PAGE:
Not overreacting when reading pleadings

Not overreacting when reading pleadings When a divorce or family law case is filed, it involves the filing of a petition. After the petition is filed and served, the other party files an answer to the petition. A counter-petition can often be filed as well. Of course, the exact terminology can vary by jurisdiction.

Nonetheless, when pleadings are filed and served, parties oftentimes try to dissect all the language in the pleadings. To many who have not ever worked in the legal industry,  or been involved in a lawsuit before, it can feel like trying to read something in a different language.

It can be confusing. It can be frustrating. But, sometimes, parties can hang on to specific things in the pleadings filed by the other party. Specific things can sometimes upset them.

For example, let’s say a party request that their attorney’s fees be paid by the other party in divorce, which is fairly common? This can sometimes really upset somebody even when this request is quite ordinary.

Let’s say a party asks for items in their pleadings that might seem overly lofty, unfair, aggressive and/or ambitious. This can sometimes really upset somebody.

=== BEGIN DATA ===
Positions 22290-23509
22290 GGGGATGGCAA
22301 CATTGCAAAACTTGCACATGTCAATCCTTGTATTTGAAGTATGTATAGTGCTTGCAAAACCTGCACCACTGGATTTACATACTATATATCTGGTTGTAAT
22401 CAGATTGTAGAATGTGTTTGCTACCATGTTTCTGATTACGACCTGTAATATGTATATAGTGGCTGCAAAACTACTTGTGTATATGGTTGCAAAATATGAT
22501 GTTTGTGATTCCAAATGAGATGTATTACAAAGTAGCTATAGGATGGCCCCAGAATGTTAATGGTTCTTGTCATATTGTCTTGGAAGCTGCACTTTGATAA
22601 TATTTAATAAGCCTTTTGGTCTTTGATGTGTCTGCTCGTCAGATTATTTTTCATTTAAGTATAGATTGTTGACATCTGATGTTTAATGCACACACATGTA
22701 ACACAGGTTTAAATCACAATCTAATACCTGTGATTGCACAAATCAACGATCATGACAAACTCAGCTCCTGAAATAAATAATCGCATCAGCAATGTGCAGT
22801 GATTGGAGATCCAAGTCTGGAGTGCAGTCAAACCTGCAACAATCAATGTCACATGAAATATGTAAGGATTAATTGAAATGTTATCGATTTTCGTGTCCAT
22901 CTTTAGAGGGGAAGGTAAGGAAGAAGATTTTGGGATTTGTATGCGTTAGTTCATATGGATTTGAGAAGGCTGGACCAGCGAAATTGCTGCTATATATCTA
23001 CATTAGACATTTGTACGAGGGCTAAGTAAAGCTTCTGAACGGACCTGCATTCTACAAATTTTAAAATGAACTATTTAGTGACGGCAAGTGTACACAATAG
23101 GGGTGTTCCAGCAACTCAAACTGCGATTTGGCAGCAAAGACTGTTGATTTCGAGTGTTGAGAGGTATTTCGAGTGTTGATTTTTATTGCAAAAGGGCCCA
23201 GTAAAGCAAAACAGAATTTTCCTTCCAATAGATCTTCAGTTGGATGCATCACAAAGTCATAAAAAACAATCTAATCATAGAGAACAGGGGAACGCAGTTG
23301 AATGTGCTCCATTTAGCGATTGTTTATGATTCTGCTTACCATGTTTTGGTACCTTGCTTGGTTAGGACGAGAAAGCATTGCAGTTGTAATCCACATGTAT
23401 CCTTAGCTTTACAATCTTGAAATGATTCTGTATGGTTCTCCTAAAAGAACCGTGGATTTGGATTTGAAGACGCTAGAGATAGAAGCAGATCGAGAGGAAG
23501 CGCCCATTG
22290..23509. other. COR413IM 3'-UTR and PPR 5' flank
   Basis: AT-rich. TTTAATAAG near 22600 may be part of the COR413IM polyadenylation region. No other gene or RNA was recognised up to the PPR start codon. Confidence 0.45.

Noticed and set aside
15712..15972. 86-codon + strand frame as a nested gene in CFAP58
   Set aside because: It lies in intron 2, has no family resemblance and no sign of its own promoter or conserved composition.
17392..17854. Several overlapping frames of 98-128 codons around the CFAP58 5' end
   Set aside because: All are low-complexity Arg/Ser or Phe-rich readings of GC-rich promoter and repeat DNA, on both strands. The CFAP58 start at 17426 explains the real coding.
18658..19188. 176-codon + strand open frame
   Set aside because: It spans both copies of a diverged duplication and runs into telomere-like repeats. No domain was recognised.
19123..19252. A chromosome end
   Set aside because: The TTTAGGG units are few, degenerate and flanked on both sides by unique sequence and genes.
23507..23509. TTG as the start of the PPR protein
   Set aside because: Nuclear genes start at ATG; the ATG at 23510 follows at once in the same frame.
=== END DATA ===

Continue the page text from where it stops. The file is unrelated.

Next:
In response, they might become unglued. They might want to pick up the phone and call the other party to find out how they could file such a pleading. They might want to have their attorney draw up a letter, motion or other pleading in response that asks for equally lofty or ambitious items.

At the end of the day, it’s important that a party not overreact after they have reviewed pleadings that have been filed. Instead, it’s better to take a deep breath, step back and have a conversation with their attorney when they are in a more zen place.

They can then figure out whether there is (a) a need to be upset; (2) whether what was filed was actually quite ordinary; or (3) nothing more than posturing. They can then, in a calmer place, decide with their attorney the best course of action versus reacting badly in response.

If you are going through a divorce or family law matter where pleadings have been filed, you can call Stange Law Firm, PC at 855-805-0595.

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